Teams are leaders in the race for growth
Entrepreneurs are the poster people of business but should we be looking to innovative, yet traditional, SMES to fuel real recovery? Rob Stokes investigates
LET’s hear it for the teams rather than lone entrepreneurs who star ted businesses that became high-growth firms (HGFs) without so much as a scintilla of knowledge about IT and DNA.
It is almost two years since researchers examined Scottish HGFs, businesses with average g rowth i n the number of employees or turnover greater than 20% per annum over a three-year period, and with more than 10 employees at the start of the observation period.
HGFs made up 4.1% of businesses in Scotland employing more than 10 staff, found Colin Mason, professor of entrepreneurship at Strathclyde Business School’s Hunter Centre for Entrepreneurship, and Dr Ross Brown, who was then in strategy and economics at development agency Scottish Enterprise, which sponsored the analysis. However, these HGFs made a disproportionate contribution to, and played a critical role in, the growth of the Scottish economy.
Previously, the archetype was bright academic-cum-entrepreneur spins out technology from university, attracts savvy business angels, struggles through the venture capital funding cycle but survives to become a fast grower, then floats or sells the company to reap riches beyond avarice.
The reality is that Scottish HGFs are generally older and
‘OUR RESEARCH FOUND THAT HI-TECH COMPANIES MADE UP A VERY SMALL PROPORTION OF HGFs IN SCOTLAND’
larger than the ‘archetype’; often grow through acquisition after organic growth by the initial company; often suffer growth setbacks soon after periods of rapid organic growth; and frequently come out of existing businesses rather than universities.
Team-based businesses are more likely to grow than those started by single entrepreneurs.
Professor Colin Mason now says: “Often, one person gets the limelight but the others beaver away in the background without often getting the kudos and are equally as important in running the business.”
Examples include AIM-listed Craneware, the Edinburghbased healthcare software firm where CEO Keith Neilson is very much the face. However, co-founder and chief technology officer Gordon Craig plays a vital role as president of the firm’s important USA operations ... where fiscal and regula- tory pressures on hospitals continue to drive interest in its market-leading solutions that help to maximise revenues and cut costs.
Other important characteristics identified as boosting productivity in Scottish HGFs are management’s prior experience; strong vision; motivation to grow; a focus on sales; devolved decision making; business strategy in general and market positioning in particular; owning intellectual property such as brand names and copyright; and careful recruitment and employee empowerment.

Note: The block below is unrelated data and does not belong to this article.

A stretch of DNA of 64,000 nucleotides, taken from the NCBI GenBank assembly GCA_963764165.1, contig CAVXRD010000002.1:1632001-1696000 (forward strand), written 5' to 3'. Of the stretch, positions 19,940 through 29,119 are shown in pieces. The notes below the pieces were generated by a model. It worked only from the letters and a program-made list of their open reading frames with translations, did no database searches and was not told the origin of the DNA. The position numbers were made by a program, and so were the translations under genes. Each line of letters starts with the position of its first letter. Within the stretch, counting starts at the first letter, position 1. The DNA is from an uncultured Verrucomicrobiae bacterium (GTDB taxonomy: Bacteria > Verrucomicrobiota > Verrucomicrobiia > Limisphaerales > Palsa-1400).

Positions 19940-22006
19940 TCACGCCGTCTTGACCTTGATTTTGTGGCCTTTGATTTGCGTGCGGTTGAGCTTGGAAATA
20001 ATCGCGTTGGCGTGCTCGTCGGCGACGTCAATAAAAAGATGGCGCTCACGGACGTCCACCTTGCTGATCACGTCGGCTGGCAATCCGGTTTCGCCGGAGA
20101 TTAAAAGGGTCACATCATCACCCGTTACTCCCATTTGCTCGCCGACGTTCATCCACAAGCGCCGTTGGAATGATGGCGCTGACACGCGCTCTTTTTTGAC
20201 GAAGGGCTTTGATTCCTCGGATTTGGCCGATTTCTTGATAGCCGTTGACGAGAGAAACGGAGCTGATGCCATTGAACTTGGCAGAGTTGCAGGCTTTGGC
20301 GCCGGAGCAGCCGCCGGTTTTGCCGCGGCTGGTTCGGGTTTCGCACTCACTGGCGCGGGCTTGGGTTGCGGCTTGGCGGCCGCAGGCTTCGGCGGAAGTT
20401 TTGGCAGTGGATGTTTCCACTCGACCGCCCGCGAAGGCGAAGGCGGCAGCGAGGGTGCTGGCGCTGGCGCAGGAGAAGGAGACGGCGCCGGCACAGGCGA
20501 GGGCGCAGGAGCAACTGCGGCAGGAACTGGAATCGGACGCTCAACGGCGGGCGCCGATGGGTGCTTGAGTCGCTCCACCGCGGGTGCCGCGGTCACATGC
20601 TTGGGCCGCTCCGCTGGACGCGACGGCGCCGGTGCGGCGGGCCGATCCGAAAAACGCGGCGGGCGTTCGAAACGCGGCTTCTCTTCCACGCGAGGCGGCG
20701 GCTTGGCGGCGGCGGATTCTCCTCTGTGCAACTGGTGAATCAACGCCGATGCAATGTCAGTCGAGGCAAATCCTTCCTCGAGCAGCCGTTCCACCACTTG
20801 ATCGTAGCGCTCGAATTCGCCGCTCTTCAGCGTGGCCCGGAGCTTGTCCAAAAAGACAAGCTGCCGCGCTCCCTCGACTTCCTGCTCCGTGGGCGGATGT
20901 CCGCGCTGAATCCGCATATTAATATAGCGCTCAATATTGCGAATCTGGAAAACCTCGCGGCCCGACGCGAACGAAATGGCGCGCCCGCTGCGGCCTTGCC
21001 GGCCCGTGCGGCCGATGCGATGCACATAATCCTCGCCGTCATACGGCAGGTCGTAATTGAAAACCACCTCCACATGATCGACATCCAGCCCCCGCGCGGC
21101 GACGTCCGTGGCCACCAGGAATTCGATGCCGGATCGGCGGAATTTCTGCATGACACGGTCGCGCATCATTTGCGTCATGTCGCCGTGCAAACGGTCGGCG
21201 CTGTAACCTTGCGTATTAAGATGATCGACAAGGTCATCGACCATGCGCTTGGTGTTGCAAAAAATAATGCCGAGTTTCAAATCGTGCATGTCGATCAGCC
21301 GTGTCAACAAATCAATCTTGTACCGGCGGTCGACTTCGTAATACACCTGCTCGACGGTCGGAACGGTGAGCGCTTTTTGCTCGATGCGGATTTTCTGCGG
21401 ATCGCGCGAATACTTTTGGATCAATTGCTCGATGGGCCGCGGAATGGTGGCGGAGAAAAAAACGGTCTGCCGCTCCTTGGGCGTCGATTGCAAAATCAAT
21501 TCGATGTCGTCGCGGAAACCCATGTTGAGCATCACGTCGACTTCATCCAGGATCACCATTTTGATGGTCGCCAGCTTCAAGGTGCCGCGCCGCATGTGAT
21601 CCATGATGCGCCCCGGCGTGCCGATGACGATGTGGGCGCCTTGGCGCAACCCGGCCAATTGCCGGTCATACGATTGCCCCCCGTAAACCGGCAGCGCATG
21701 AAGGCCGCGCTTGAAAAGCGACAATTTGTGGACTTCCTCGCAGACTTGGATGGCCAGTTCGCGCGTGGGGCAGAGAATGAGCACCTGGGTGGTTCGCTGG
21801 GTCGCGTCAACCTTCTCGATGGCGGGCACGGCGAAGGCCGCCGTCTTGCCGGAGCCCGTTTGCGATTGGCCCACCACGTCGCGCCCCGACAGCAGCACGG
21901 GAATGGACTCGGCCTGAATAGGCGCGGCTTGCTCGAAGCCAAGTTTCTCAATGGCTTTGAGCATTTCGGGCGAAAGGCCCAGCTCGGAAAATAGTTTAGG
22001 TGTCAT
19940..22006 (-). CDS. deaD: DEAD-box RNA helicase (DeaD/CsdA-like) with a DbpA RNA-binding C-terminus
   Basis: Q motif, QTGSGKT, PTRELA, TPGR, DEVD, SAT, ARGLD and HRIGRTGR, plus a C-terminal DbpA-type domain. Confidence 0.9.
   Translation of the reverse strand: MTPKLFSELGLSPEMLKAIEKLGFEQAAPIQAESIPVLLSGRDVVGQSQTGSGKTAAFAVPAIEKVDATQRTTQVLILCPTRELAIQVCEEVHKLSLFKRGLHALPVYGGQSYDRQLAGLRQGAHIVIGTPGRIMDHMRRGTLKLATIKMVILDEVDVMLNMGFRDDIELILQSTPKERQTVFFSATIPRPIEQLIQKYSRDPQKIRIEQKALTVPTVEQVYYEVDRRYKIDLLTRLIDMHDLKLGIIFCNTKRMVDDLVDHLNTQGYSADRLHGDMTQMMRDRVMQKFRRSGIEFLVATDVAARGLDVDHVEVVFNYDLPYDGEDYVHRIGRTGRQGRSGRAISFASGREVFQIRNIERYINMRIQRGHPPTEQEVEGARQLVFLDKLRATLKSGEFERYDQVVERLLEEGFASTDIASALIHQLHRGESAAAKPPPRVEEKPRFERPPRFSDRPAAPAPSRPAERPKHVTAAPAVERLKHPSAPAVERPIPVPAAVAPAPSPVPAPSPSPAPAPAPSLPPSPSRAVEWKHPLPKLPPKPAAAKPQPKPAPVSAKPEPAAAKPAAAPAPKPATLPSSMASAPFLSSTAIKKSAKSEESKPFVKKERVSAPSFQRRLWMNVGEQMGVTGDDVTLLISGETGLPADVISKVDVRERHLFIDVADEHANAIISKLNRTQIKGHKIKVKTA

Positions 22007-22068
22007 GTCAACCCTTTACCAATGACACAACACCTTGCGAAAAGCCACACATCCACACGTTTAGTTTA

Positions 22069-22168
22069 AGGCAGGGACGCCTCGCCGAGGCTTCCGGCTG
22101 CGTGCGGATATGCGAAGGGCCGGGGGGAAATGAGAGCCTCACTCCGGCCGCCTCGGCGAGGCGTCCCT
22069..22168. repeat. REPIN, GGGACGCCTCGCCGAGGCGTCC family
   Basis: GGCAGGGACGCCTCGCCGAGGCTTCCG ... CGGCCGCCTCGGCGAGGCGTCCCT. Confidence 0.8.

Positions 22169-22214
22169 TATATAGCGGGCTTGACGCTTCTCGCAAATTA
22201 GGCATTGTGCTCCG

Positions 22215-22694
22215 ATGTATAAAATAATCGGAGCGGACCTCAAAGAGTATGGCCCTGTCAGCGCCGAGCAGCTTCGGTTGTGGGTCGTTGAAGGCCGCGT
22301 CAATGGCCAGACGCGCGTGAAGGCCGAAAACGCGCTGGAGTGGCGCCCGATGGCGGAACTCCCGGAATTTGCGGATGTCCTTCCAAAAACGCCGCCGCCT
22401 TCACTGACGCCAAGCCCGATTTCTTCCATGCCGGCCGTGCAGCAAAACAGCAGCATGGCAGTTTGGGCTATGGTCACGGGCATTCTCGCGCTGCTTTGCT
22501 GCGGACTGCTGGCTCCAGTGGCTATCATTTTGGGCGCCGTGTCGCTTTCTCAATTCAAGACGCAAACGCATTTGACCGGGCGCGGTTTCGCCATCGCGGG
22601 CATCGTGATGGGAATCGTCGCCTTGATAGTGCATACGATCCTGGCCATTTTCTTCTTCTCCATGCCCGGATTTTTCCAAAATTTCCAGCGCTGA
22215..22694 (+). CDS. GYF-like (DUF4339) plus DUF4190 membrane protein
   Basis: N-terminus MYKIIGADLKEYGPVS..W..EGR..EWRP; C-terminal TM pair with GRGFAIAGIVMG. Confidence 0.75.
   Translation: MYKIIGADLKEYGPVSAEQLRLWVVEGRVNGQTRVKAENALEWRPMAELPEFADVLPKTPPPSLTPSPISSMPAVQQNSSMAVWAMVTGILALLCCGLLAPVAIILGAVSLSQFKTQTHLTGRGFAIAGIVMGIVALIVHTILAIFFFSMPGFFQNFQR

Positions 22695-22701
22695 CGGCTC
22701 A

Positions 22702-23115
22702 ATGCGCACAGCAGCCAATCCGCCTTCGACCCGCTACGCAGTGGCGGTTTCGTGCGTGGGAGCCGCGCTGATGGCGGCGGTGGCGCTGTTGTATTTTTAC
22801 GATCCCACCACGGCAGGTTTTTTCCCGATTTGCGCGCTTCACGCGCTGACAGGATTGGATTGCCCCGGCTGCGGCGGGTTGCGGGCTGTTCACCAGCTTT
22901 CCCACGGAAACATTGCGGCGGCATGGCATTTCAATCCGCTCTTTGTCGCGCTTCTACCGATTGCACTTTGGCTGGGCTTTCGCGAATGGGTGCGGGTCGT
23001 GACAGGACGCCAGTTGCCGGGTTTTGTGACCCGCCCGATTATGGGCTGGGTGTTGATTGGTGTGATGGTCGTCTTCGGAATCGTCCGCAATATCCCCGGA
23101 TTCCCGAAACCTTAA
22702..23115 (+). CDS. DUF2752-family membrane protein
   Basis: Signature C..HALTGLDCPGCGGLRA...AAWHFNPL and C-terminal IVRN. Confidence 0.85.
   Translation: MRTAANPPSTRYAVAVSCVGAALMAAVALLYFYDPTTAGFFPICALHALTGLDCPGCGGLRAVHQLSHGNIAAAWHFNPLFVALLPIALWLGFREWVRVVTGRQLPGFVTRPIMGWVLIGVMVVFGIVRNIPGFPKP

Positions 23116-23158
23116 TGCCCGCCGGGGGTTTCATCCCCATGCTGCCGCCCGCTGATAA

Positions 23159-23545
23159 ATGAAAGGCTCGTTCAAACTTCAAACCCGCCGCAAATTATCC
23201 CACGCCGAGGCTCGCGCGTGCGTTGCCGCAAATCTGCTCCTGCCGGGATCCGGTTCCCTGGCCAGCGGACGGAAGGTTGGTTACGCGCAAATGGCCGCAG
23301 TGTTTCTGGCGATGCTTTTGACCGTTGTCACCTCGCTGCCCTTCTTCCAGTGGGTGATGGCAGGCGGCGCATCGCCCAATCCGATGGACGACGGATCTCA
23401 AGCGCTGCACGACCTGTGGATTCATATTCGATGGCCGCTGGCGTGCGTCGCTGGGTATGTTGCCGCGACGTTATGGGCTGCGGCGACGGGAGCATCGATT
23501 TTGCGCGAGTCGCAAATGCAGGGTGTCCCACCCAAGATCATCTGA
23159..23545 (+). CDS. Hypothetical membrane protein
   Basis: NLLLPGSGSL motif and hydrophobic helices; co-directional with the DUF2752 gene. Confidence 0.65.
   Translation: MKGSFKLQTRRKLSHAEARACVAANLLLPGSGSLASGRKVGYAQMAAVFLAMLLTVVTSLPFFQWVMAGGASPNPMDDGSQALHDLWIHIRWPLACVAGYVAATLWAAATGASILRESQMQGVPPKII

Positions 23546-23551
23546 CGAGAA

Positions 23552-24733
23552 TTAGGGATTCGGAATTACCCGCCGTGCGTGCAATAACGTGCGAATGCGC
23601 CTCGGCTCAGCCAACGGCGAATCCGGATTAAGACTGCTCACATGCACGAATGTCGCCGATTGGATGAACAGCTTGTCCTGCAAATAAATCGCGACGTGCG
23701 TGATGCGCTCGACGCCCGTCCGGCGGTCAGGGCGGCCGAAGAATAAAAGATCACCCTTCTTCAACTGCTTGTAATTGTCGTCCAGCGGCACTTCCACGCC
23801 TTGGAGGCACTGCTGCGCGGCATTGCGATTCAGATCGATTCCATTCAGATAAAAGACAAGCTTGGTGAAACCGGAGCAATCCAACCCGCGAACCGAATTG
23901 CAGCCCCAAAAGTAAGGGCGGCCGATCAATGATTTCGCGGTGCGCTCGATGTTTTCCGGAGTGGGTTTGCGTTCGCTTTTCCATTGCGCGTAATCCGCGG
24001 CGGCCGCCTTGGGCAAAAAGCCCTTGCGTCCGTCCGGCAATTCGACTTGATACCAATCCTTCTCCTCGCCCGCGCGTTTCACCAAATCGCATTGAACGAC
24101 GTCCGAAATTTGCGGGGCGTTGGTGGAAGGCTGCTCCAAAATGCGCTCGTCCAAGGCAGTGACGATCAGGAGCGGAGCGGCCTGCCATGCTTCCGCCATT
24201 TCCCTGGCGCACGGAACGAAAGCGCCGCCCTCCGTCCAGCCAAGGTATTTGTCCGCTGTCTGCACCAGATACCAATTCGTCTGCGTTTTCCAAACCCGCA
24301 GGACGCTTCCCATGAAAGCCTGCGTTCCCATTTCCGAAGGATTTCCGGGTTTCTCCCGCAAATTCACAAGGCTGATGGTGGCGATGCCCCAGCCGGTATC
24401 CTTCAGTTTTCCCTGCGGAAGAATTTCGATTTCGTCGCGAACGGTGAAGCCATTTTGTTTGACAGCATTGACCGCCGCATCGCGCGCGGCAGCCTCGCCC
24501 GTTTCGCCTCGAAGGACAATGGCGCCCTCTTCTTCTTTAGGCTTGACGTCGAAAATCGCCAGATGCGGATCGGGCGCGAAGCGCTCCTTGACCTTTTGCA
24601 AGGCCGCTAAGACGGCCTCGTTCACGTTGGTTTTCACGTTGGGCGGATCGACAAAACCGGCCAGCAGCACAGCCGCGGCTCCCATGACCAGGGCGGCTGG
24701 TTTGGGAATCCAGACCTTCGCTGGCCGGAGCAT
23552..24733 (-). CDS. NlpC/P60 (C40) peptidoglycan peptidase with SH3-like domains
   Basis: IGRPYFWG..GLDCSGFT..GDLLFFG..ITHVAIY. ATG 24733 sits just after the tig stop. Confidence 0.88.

The paradigm- shifting conclusions for public policy were that technological innovation per se was not associated with growth, and HGFs did not make extensive use of publicsector business support, although appreciated the relationship when they did.
Distinguishing between manufacturing and services was also problematic, Mason and Brown found. “Services are increasingly embedded within products and play an increasingly pivotal role in the competitiveness of firms. Thus, targeting support at the manufacturing sector alone may not be appropriate,” they said.
They concluded that criteria for support should be as flexible as possible – which sounded like heresy when governments were banging the manufacturing and high-tech drums, and when the solo entrepreneur is the super- hero of our Dragon’s Den, celebrity-obsessed age.
“Most of the HGFs in the study are innovative, but few of t hese i nnovations are an outcome of their own R&D efforts. Even fewer are at the frontiers of science. We therefore need to see innovation as an activity that is often independent of R&D,” Mason and Brown commented at the time.
Most spending on innovation is in business processes or in doing something new with existing t echnologies and processes. Working with customers and end users is important, and innovation springing from recognition of market opportunities stands a better chance of commercial success, the pair reported.
Policy makers, therefore, need to understand that support for innovation is not the same as support for R&D, they urged.
“There may be a case for shifting support from technology (with its emphasis on R&D expenditures) to innovation support focusing on closer enduser engagement,” they suggested. “Newer forms of public support could include subsidised placements f or SMEs and their customers, and funding joint innovation projects between firms and their customers.”
Nearly two years on, Dr Brown, now a lecturer in management at the University of St Andrews, told The Herald: “The policy-making community still very much equates HGFs with hi-tech sectors even though our work showed that hi-tech companies are a very small proportion of HGFs in Scotland. Also, very few university startups grow to any size or significance. Corporate spin-offs are a key source.”
So who should be today’s rolemodel individuals and companies? “HGFs come predominantly from pretty basic sectors,” Dr Brown said.
PULL TOGETHER: strong teams appear to be the real drivers of business success.
John Anderson: “the big opportunity is to take established businesses and get them to start growing”.